Providence Resources – fabled Barryroe farm-in finally in sight? First thoughts…

December 29, 2017 | Posted by

By Richard Jennings

News out yesterday from Providence Resources provided long, long suffering shareholders (of which we are one!) with real hope that their fortunes are about to be transformed.

This year’s drills at Druid and Drombeg were a major disappointment and cut the market cap by 75% from the pre drill peak and has had investors focus once more upon the deemed “certainty” of reserves in the form of Barryroe and also Spanish Point. Barryroe has been the Achilles heel of the company in that the 2C reserves of some 277m boe net to Providence have not been able to be moved to the all important 2P status and progress towards commercialisation has been sadly lacking due to a failure to conclude a farm in for near 5 years now. The blame for this lies squarely at Tony O’Reilly Jnr’s door as the CEO. It is this abject failure that has cost shareholders so dearly and that is at the root of my long standing wish to see him depart the company. Sadly, Chairman Pat Plunkett has continued to stand O’Reilly Jnrs corner…

Notwithstanding the concerns over the CEO, the RNS today I believe is likely to prove a watershed for the stock for the following reasons – firstly, the language used after the history of failing to farm out was extremely encouraging, namely – “In parallel, the Company has continued to engage with interested co-venture partners and earlier this month, having reached provisional agreement on key commercial terms with a potential farminee, we have granted a period of exclusivity to them in order to conclude contractual negotiations which, if successful, would deliver a multi-well programme at Barryroe.  However, given its conditional nature and subjectivity to final contracts, no specific commercial details are being released at this time.  Shareholders should note that there is no certainty that this farm-in will be concluded and further announcements will be issued in due course and as appropriate.”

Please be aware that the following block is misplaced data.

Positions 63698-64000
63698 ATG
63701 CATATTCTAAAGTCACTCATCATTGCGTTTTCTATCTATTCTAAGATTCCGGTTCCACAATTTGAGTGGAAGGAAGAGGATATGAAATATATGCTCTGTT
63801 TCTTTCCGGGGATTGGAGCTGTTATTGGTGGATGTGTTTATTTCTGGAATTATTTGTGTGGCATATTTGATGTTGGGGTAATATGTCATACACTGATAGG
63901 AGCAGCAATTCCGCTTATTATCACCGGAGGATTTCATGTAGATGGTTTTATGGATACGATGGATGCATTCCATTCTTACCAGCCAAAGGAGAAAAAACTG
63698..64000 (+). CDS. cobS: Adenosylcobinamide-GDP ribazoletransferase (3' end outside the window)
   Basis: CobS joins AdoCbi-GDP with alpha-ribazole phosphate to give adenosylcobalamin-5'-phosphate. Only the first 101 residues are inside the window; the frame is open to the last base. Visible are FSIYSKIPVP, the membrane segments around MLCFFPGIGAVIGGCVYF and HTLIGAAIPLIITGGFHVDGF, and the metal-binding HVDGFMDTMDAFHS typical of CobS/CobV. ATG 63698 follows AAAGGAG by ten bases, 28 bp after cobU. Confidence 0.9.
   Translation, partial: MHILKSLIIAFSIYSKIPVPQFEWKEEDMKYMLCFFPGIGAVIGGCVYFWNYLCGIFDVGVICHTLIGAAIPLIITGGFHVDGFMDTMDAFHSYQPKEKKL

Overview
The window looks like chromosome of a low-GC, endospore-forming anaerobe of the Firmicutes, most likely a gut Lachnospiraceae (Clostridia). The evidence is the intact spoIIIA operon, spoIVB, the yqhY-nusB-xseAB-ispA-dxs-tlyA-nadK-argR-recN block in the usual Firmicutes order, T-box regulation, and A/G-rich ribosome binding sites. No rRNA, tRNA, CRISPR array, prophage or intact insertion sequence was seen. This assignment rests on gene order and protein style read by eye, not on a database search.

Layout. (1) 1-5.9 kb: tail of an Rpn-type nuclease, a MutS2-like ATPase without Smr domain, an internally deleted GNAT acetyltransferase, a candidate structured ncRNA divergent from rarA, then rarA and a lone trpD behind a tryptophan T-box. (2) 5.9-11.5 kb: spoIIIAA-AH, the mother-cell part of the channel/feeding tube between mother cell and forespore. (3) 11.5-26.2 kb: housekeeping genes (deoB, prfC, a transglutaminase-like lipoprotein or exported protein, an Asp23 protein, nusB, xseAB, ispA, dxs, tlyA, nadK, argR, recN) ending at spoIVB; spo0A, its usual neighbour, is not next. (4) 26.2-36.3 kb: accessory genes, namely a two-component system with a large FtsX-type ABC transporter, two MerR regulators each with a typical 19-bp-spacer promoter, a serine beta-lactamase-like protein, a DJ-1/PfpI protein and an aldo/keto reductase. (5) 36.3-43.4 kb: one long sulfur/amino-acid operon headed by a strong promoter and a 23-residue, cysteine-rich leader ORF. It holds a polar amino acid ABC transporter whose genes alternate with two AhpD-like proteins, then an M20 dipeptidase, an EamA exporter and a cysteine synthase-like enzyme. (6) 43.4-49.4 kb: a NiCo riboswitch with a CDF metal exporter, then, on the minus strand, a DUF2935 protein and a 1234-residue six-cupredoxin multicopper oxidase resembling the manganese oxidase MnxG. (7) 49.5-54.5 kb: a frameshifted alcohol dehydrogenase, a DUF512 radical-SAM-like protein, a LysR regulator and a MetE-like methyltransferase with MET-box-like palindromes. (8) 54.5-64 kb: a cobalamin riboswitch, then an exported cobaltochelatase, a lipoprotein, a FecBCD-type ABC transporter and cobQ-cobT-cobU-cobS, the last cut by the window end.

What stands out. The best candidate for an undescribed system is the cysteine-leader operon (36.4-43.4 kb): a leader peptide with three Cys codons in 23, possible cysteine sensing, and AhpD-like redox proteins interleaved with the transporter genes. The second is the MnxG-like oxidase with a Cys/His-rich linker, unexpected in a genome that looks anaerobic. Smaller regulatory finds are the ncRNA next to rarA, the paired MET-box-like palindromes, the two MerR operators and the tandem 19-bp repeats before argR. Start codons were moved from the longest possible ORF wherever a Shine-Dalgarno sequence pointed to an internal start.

Whilst management caveated the negotiation success with the latter sentence, to put this statement out after the multitude “jiltings at the altar” simply defies belief on my part ref the probability of this deal not actually concluding. That really would be ToR Jnr not with eggs on his face but a veritable basket of them! I cannot stress the importance that I believe this statement infers re a pointer to the likelihood of a successful conclusion to the farm in.

The second important point is the reference to a “multi-well programme”. The intent here I believe is to prove up once and for all the reserves and, importantly, try to bring on balance sheet the circa 700m additional boe they have said they believe is in the Barryroe licence area. With a per well cost of $20m ($5m for a sidetrack) being mooted then the farm in terms are, in my estimation, likely to result in PVR going down to around a 40% net interest in exchange for most of the drill cost.